future

The future of work is a ‘work anywhere, live anywhere environment’ that’s all digital

Salesforce (CRM) CEO Marc Benioff said on Friday that employees will adopt to a future that’s increasingly digital, as the COVID-19 pandemic shifts the dynamic between companies and their workers.

As coronavirus lockdowns forced businesses and schools to rely on technology to replace in-person work and meetings, it accelerated already existing trends around the future of the workplace.

Weighing in on an increasingly hot topic, the billionaire tech chief — who disrupted the enterprise software space over two decades ago with Salesforce’s cloud-based enterprise software-as-a-service (Saas) — told Yahoo Finance that he’s been asked a lot lately about what the future of work looks like post-COVID-19. 

Benioff said that “we’re in this all-digital environment. Here we are, you know, using this technology to communicate and to do this interview,” he said in a wide-ranging interview.

“And that looks a lot like what the future of work is. It’s a work

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New F-150 pickup truck essential to carmaker’s future

Ford (F) wants to make one thing perfectly clear about the all-new F-150: it’s tough, damn tough.

The automaker revealed the hotly anticipated redesigned F-150 during a livestream Thursday night with an accompanying press release describing the truck as “tough” seven times. Indeed, the F-150 with its enlarged front grille (it has 12 grille options to choose from), larger diameter tires and ginormous infotainment system (12 inches) has all the outward cues of a truck ready to run roughshod over a job site or up the side of a mountain.

But there are some other clever upgrades to the F-150 that don’t necessarily quantify as tough, but rather very useful to shoppers being tempted by competing offerings by Dodge, Chevrolet and Toyota:

  • Optional interior work surface to help with signing documents or working on a laptop. The car or truck has turned into an out of home workspace during COVID-19,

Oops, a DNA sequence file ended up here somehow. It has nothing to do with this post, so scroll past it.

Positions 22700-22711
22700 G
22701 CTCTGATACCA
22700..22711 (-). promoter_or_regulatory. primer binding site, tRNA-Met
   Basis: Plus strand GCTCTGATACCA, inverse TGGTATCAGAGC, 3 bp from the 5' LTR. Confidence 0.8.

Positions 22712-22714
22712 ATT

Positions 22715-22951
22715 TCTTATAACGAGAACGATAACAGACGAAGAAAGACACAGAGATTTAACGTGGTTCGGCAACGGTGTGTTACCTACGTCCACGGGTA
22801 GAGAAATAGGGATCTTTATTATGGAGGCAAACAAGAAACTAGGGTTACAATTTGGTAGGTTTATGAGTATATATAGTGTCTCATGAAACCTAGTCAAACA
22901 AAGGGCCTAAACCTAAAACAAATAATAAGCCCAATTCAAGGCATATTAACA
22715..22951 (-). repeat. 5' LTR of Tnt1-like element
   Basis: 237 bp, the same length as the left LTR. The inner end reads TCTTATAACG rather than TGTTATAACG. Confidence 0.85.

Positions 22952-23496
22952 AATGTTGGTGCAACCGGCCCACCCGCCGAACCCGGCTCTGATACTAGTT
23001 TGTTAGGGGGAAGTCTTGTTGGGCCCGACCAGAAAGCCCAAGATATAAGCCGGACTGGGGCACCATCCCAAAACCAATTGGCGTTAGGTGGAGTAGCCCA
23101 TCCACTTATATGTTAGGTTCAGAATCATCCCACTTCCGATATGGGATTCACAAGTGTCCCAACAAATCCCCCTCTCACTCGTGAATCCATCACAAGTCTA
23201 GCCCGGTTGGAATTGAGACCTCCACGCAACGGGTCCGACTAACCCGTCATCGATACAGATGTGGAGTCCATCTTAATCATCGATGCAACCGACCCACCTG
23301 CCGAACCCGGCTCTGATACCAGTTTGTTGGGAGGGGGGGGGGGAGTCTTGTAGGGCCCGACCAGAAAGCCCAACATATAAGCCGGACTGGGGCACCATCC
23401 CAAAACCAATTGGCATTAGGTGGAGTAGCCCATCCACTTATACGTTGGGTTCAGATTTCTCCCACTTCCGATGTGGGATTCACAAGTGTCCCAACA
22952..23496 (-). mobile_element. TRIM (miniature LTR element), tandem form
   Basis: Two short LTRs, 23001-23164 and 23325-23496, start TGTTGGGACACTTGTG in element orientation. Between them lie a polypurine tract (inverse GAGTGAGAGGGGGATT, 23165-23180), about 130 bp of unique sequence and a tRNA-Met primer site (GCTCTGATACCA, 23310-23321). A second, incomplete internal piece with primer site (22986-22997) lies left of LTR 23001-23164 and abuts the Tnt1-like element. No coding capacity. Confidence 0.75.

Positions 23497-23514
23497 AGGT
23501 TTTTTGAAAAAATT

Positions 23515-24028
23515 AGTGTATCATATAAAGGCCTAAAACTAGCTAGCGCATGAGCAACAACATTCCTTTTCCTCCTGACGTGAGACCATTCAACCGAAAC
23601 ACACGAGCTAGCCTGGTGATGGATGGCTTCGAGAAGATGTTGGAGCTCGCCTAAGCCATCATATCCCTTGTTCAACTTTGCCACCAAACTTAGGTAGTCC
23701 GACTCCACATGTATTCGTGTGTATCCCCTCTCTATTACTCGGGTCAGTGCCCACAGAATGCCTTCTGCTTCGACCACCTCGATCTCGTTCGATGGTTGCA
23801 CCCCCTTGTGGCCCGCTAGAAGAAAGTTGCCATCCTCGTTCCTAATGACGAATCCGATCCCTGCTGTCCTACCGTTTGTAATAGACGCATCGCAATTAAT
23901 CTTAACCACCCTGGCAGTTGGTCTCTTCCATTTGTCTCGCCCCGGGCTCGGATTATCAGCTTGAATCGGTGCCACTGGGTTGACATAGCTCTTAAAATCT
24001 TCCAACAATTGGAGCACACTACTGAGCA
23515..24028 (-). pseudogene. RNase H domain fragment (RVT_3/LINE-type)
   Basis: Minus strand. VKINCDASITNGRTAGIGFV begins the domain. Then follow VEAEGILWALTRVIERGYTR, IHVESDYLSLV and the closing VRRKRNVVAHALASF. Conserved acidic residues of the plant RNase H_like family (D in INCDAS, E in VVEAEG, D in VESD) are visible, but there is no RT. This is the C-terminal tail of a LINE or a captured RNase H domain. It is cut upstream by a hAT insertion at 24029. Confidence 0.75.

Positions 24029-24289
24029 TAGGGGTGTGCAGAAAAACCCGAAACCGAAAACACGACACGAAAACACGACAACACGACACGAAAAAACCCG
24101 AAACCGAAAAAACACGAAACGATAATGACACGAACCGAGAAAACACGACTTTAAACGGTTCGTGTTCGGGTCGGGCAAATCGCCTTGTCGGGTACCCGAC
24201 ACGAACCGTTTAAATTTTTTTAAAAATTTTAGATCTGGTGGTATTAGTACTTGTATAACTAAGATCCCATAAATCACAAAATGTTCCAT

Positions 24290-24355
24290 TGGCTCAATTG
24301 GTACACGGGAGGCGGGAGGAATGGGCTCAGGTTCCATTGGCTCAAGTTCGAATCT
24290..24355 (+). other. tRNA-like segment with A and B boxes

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‘This is where the future is going:’ Amazon Executive on $2 billion Climate Pledge Fund

Amazon (AMZN) launched a $2 billion venture capital fund Tuesday to invest in technologies and services aimed at reducing greenhouse gas emissions. Speaking to Yahoo Finance, Amazon’s Head of Worldwide Sustainability Kara Hurst said the move was yet another step to use the e-commerce giant’s “scale for good” as it sets aggressive targets to become carbon neutral by 2040.  

“This is where the future is going, this is where our products and services are needed, and the fund is another signal on the investment that we’re willing to make,” said Hurst, on Yahoo Finance’s Ticker. 

The Climate Pledge Fund will invest in companies across multiple sectors, though its initial focus will be on transportation and logistics; energy generation, storage, and utilization; manufacturing and materials; circular economy; and food and agriculture, Amazon said.

The fund is the latest step by the Seattle-based company to reduce its carbon footprint amid explosive growth

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Macy’s may not exist in the future: former Sears exec

A brutal year for Macy’s could mean an even more brutal future, perhaps one where it no longer exists, says retail veteran Mark Cohen.

“The reason I am so damn critical of Macy’s is I ask the question, what does Macy’s represent? And what does it represent in the heart, minds and wallets of the customer? What’s their real operating strategy. The magic of Macy’s was a hollow claim, and the polaris strategy that they hatched during the pandemic, it doesn’t have much there,” Cohen, the former CEO of Sears Canada and long-term department store executive said on Yahoo Finance’s The First Trade.

Cohen — now a professor at Columbia Business School —said he isn’t sure if Macy’s (M) has a place in the future of retail. “So after they closed hundreds of stores and refocused their efforts, what exactly does it take to the marketplace? I don’t have a

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‘I can’t see anybody agreeing to reopen arenas in the foreseeable future’

The NBA set off a domino effect when it was the first U.S. sports league to halt its season on March 11 because of the coronavirus pandemic. Now the league, along with the NHL, MLS, and MLB, is actively exploring a plan to return to play this summer.

But even if the NBA is able to return, it is unlikely fans will be allowed at the games. And even beyond this summer, L.A. Clippers owner Steve Ballmer, who just bought The Forum in March with plans to move the team there in 2024, thinks it will be a very long time before fans are in arenas.

“I can’t see anybody agreeing to reopen arenas or concert venues in the foreseeable future,” Ballmer told Yahoo Finance Editor-in-Chief Andy Serwer on this week’s episode of “Influencers.” “So, I have to say that things will be fan-less, which, who knows what kind of

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